Here it comes, Here comes the Sun…
Whether by design or accident, Chan Marshall (aka Cat Power) opens the title track of her newest album with a phrase from one of the Beatles’ most optimistic and life affirming songs. Oddly enough the song was written at time when the band was at its least collaborative and in the process of dissolution. Whereas Harrison’s “Here Comes the Sun” communicates a sense of possibility and promise with a carefree melody, Cat Power’s “Sun” has a rougher and grittier tone, the soundtrack to a time that appears far more complicated, difficult to decipher, and filled with more questions than answers. If there is one pervasive element throughout Cat Power’s Sun, it is that Marshall is looking at the world with mature and critical eyes, but not offering any idealized solutions or sugarcoated truths. In fact, she takes herself (and us?) to task on “Ruin”: “bitchin’ complaining and some people ain’t got shit to eat.”
If you are familiar with Cat Power, then this sort of biting, introspective, and matter of fact tone isn’t new and is probably the reason you love her music. However, this version of Cat Power has gotten away from the lo-fi, stripped down songs of her youth, her unique brand of plaintive indie-hippie folk rock. Sun might alienate many of her original fans; at least those that are still around after her blues laden gem The Greatest. (Or, some might suggest she has gone a little too “pop”.) I for one think Cat Power just keeps getting better. I was late to the game on her. I didn’t start listening to her music until You Are Free, which already marked a far more polished and produced sound from say Moon Pix – the record most will argue is her best. Although she has moved away from the “simplicity” of these records, she hasn’t lost the essence of what makes Chan Marshall so alluring: her spellbinding vocals and her bare-all, journal-esque lyrical flair. Listening to her albums makes you feel like you “know her” and understand where she is coming from.
In an odd way Sun reminds a great deal of an album by another set of musicians from Georgia, Automatic For the People by R.E.M., a band who also broke from the original sound that defined them to explore a broader and more eclectic musical palette. Automatic wasn’t the album that redefined R.E.M. The transformation began with Green and continued in Out of Time, but really reached its zenith in Automatic. Along the way, the boys from Athens lost a lot of their early fans and “indie-cred” for going away from their jangle pop and roots rock origins. Yet, in the process, their material became richer, more layered and more diverse. Whereas a record like Life’s Rich Pageant was brilliant for its idiosyncrasy, Automatic‘s power is manifested in the universality of its themes and emotions. Sun has a similar grandiose and more inclusive feel. Whether expressing the feeling of wanting to escape one’s chosen career/path and/or life in general on “Real Life” or the feeling of resentment and frustration when you are kept from realizing your dreams and desire on “Human Being”, Cat Power returns to her raw narrative style with a wiser and more all-inclusive and non-judgmental perspective, acknowledging that life can be dull and ordinary and expostulating on the all-too-common inability to recognize the suffering that exists outside our insular worlds. In other words, she is putting things into perspective.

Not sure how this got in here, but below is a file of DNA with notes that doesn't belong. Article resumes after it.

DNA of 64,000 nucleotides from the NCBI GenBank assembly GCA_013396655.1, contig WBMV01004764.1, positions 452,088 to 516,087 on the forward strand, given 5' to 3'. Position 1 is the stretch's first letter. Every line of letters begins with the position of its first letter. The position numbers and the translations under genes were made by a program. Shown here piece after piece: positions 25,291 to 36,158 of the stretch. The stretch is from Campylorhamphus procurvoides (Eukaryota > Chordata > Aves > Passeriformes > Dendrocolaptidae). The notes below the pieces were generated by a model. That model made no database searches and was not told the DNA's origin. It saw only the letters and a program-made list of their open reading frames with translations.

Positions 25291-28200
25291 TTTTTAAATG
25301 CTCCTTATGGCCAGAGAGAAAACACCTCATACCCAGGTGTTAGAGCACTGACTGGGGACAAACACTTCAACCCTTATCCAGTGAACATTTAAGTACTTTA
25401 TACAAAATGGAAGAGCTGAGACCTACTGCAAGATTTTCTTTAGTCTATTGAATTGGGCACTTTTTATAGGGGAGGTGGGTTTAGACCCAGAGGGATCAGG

But aside from her songwriting, it’s the musical departure and adventuresome nature of Sun that really floors me. Incorporating more electronic and synthetic elements into her sound, Sun is filled with a plethora of loops, layers, and programmed sounds that will definitely raise a purist’s eyebrow. I find the new direction a revelation. At times it feels like you are entering a different world, a sort of shamanic journey into a more enlightened space. The opening three tracks each evoke non-Western musical motifs and moods. “Ruin” is easily the most “rockin'” track Marshall has ever composed. But, she’ll then shift gears completely by penning the Orwell 1984-esque robotic moods of “3,6,9” and “Silent Machine.” Some numbers revisit the dreamy and existential quality of past Cat Power tracks, such as the gorgeously hypnotic, “Manhattan.” The track I adore the most, “Nothin But Time”, finds Cat Power doing what she does best: storytelling. This ten minute (!?!) song finds Marshall telling a young girl that she has the ability to make of her life, the world, and herself, whatever she wants. (Oh and adding Iggy Pop’s deep voice at the end as a vocal juxtaposition doesn’t hurt.) Despite the weight and often darker themes of Sun, Cat Power seems optimistic about the future and about our/the individual’s power to redefine the world at large: This is the day people like me been waiting for.
Cat Power’s Sun speaks to me on many levels and feels in keeping with where I am in my life: exploring and questioning – “I wanna hear every answer to every question“. Also I find Cat Power’s willingness to constantly reinvent herself as an artist exciting and inspiring. In the past year, I’ve been drawn to music/records that were “taking risks”, creatively challenging or aesthetically messy over the pristine and polished. Personally, I think Cat Power has put together a collection of songs difficult to pigeonhole or characterize and she pulls it off brilliantlybut why take my word …
Listen here to Sun in its entirety.
Unfamiliar with Cat Power? Then see below for her other work (not exhaustive).